Super Bowl 50 not about race

Super Bowl 50 has captured the imagination of the nation. Ever since the final games of the regular season concluded, celebrations began. The past two weeks leading up to the game has been a frenzy of activity, and we’ve all been inundated with the hype.

Quite literally, the world will be the stage for this monumental gala. There is so much significance surrounding the event, not the least of which will be the number 50. Up until now, going back to the first Super Bowl, Roman numerals were used to signify which “bowl” was being played, ala “Super Bowl III,” “Super Bowl IV,” etc. This time, at the half-century mark, the powers-that-be didn’t want anyone to be confused with odd-looking Roman numeral symbols.

The actual game itself, though the centerpiece, and the reason for this gala, is really a footnote to the real reason for the game, which is money. First of all, the average price of tickets, the price of admission, far exceeds the financial capability of most people, foreign or domestic. The fans viewing the game from the stands and stadium skyboxes either saved all year to attend, have the immediate in-pocket resources to afford it or, come to the game as corporate guests of big companies. San Francisco won the honor to host this spectacle years in advance, decided by the billionaire owners of the league’s teams who rotate the game throughout the country at their pleasure.

There are so many story lines to be written about, just as I’m doing, the marketing aspects, the outlandish costs for commercial air time, those important 30 and 60 second spots where millions of viewers will be enticed to purchase products, and of course, the human interest stories, many involving the athletes themselves. The quarterback position is the most visible and perhaps the most demanding on any football team, and this game’s match-up of quarterbacks is chocked full of material to write about and discuss.

First, we have the veteran Peyton Manning, a member of pro football’s royal family — Archie, father of both Peyton and Eli, all three, great college and professional players. And, there is young, sometimes brash, but always entertaining, Cameron “Cam” Newton, a five-year player and Auburn University graduate. Peyton has been the consummate professional, great at the University of Tennessee and Heisman Award finalist, the award young Cam won at Auburn. Both athletes have ably led their respective teams, the Denver Broncos from Colorado and the Carolina Cougars out of Charlotte, North Carolina. Newton’s Cougars, lost only regular season game leading up to the Super Bowl.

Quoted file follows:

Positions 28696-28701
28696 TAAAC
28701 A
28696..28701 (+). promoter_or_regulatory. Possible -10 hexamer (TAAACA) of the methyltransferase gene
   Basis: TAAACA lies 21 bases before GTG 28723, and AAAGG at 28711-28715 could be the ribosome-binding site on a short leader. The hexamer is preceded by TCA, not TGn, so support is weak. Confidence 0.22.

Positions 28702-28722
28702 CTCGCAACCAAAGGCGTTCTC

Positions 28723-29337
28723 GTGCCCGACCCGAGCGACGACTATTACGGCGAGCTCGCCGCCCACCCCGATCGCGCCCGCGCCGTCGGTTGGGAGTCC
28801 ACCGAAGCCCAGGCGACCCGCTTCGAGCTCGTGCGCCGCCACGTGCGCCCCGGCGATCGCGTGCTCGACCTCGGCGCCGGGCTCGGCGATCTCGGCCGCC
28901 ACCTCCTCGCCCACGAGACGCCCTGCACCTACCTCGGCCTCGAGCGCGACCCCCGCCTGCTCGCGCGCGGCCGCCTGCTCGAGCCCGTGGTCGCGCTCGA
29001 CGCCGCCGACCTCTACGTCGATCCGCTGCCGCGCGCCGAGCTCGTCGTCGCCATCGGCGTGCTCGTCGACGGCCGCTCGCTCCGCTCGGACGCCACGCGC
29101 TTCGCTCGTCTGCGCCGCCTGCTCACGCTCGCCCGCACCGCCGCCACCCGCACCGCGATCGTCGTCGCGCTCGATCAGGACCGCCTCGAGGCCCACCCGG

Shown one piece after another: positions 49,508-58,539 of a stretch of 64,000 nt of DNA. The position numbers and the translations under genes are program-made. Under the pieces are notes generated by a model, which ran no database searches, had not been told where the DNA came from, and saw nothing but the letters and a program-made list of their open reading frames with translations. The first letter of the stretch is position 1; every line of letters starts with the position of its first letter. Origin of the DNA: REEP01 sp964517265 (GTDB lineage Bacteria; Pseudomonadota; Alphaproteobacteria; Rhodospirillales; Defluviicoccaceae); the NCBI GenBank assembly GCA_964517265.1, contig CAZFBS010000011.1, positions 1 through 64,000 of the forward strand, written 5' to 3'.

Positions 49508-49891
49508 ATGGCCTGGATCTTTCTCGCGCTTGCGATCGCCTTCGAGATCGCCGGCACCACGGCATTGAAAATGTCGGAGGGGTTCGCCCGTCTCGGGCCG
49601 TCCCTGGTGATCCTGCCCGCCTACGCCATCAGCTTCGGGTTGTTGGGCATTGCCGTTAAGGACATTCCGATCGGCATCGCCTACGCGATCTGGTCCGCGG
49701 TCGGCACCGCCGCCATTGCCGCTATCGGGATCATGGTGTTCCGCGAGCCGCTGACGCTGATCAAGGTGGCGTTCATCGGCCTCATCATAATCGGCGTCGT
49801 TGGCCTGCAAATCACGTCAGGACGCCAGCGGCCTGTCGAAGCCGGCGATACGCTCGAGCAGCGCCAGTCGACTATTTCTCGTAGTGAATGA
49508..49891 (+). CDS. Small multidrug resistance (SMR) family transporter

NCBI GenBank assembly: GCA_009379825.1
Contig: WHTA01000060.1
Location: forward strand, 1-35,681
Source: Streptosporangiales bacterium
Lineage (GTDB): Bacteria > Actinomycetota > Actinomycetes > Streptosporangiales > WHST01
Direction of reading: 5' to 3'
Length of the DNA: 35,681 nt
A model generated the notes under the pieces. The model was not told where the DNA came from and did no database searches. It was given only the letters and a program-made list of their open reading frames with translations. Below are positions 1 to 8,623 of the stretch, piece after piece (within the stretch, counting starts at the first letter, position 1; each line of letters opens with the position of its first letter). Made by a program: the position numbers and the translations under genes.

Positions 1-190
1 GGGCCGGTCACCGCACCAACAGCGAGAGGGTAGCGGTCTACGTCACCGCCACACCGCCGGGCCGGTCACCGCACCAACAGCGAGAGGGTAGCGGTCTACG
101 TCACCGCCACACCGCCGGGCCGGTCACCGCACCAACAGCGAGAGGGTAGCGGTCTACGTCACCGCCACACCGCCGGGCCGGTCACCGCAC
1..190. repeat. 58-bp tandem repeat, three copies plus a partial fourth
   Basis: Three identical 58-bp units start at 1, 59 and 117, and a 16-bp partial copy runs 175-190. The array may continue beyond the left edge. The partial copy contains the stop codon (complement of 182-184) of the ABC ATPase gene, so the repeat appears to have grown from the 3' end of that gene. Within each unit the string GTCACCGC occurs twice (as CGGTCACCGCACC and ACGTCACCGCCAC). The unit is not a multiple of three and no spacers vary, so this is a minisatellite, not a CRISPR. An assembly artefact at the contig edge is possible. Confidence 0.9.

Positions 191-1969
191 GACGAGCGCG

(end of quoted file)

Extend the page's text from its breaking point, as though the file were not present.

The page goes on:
The match-up of a competition involving opposing quarterbacks, one black and one white, has been too juicy for the media not to write about. I have been particularly impressed with the class and dignity with which both of these men handle sensitive and sometimes embarrassing questions from the throngs of reporters attempting to put together edgy stories. The issue of race is no longer a substantive issue. What we have now are two great players leading two great teams, and may the best team — and quarterback — win.

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One of our regular community contributors, Jack Jackson is a motivational speaker and EKU Distinguished Alumnus.